We’ve all been there. We have to create our plans but our floorplan in our working view is too large at the desired scale for a sheet. The most common solution is to break the floorplan up into multiple views or plans. Of course, there is more than one way to accomplish this break-up. You can create independent plans, dependent plans or a combination of both. In this blog post, we’re going to briefly explain the difference between the two kinds of views and their respective pros and cons.
Independent Views are, as you may guess, completely independent of the parent view. When you use an independent view to create your plans, you will use scope boxes to break up the view and manage the plans with view templates. While the properties of your plan will not be dependent on the parent view, you can control which properties are shared throughout your independent views with view templates.
- Overlapping annotation information is not an issue.
- View templates, filters, and visibility settings can vary from plan to plan as needed or can be controlled entirely by an all-encompassing view template.
- Infinitely flexible to meet your view needs.
- All control lies with user: there is nothing pre-determined; you can change any or all of the properties.
- All control lies with the user: it’s not hard to imagine that any necessary consistency may be hard to manage.
- If you need to adjust the extents of one plan, you will have to manually move the extents of any other affected plans.
Dependent views are views nested into a parent view. They share exactly the same properties with regards to scale, visibility settings, and other similar properties but they can have different crop regions. The original intent for these views was to be used on plans at the same level essentially showing the same information (i.e. industrial roof plans, multifamily floors (w/o partial roofs), etc.)
- It can help the creation of views go faster in a multi-story building with many areas. Creating views can be very time consuming in some building types but dependent views are often a good solution.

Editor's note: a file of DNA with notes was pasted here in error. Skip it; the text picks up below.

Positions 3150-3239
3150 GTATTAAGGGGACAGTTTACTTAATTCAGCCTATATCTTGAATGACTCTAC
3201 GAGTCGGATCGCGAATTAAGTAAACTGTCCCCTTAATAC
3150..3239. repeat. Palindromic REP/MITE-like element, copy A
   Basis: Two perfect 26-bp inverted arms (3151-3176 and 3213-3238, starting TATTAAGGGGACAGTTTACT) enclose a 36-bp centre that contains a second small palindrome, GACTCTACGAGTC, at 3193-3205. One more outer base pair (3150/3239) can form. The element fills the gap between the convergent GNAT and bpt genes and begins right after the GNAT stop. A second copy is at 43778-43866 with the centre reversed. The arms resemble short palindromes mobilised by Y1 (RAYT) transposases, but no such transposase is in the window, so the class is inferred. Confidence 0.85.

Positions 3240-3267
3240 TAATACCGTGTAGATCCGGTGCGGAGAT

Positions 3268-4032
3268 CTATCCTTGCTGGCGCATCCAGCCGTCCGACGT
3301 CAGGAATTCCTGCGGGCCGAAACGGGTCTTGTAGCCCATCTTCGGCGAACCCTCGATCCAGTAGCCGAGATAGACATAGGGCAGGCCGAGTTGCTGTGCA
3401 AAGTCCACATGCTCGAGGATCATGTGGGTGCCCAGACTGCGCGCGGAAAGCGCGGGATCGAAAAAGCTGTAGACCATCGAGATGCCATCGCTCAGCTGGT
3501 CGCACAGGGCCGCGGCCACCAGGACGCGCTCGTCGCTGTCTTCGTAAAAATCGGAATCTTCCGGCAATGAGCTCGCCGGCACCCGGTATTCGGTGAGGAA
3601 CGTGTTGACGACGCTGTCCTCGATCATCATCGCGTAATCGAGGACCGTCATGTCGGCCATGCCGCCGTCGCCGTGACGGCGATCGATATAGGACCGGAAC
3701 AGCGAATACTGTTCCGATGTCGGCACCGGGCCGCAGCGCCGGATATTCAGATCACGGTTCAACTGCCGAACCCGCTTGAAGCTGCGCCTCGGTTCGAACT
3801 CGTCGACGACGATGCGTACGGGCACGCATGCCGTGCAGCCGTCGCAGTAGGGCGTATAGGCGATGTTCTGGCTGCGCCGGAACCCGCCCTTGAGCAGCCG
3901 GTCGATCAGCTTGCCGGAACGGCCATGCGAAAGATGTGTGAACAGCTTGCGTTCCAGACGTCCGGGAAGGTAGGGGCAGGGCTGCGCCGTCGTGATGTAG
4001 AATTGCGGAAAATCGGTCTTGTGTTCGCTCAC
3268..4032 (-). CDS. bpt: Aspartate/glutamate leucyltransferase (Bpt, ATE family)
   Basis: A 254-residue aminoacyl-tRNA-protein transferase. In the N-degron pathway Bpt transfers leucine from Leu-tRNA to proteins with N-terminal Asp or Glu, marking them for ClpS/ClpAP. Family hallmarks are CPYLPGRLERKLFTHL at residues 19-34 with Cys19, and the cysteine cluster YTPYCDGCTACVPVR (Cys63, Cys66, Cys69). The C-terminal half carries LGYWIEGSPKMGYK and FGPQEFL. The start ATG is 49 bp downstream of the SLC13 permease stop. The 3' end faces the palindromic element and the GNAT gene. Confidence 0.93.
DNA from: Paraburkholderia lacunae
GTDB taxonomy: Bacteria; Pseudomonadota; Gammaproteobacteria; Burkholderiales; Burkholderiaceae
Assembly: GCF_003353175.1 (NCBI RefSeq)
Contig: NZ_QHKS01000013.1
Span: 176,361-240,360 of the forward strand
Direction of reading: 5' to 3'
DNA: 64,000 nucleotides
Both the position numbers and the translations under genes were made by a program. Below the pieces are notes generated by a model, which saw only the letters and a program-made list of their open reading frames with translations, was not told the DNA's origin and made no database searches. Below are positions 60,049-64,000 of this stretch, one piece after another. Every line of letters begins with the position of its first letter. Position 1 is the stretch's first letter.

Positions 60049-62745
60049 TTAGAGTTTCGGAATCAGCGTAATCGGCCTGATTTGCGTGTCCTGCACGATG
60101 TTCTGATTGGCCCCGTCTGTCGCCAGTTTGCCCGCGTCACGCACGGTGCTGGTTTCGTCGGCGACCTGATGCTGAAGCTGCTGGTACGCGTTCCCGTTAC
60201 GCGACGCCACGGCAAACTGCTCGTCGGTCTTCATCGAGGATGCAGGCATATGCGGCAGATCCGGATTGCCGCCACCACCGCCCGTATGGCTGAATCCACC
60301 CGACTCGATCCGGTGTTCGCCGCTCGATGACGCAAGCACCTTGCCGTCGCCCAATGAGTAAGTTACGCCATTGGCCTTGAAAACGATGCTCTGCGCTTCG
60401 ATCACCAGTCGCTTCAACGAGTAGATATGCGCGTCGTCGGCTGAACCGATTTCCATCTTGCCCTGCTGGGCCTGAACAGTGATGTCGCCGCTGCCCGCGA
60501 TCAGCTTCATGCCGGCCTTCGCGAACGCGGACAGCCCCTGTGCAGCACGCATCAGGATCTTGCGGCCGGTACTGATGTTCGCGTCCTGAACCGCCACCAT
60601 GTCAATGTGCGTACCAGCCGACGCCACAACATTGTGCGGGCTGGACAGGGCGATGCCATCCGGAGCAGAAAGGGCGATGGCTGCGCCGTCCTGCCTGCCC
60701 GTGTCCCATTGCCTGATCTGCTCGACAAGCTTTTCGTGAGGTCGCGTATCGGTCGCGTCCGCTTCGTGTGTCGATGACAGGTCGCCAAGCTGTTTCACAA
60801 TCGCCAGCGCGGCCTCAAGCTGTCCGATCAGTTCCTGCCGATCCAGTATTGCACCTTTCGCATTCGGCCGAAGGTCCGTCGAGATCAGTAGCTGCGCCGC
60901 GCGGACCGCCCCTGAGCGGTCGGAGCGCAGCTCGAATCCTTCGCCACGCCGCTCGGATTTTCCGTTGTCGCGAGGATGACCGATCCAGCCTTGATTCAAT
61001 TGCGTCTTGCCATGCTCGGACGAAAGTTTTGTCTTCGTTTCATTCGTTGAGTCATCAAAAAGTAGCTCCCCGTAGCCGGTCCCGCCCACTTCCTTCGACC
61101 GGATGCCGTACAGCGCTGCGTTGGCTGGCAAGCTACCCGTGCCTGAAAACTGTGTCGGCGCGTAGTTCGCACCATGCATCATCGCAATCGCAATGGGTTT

- The ability to look at the overall plan with most of the annotation on it (however most of the annotations that are really desired are very easily added to an overall working plan).
- General organization of the views.
- Can be made into independent views later on if need be.
- Potential overlapping of annotation from plan to plan and constantly hiding things when crop and annotation crop aren’t enough or managed properly. The crop view doesn’t help because when we don’t want to show the overlap, it hides our dimensions for the grids.
- Can’t apply different filters to child view or any different view settings without overriding in view.
- Depending on which view you work in, some modification will not translate to other views so you really can’t just do all of your annotation cleanup in the parent view and assume it will all transfer to the child views. This mostly has to do with manipulation of section callout extents.
- Rotation of dependent views must match the parent view for spot elevations to appear orthogonal.
It is a good idea to consider upfront whether or not dependent views are right for your situation. In many cases if the different plans you are creating will be showing very similar information, such as all floor plans, or all roof plans, and the materials are consistent, using dependent views can make the most sense and create very consistent plans that are easy to work with (as long as the matchline/crop region/annotation crop is managed correctly). When you have a level that has partial roof, partial parking deck that really wants to be on its own sheet, or sets of elements that you don’t want to see from one plan to the other but they will overlap some you’ll probably want to consider using independent views.
If you’re still not sure, we recommend reaching out to your Revit or BIM coordinator for assistance. Feel free to reach out to our BIM manager, Matt Sweeney, at email@example.com
For more information, check out these great references.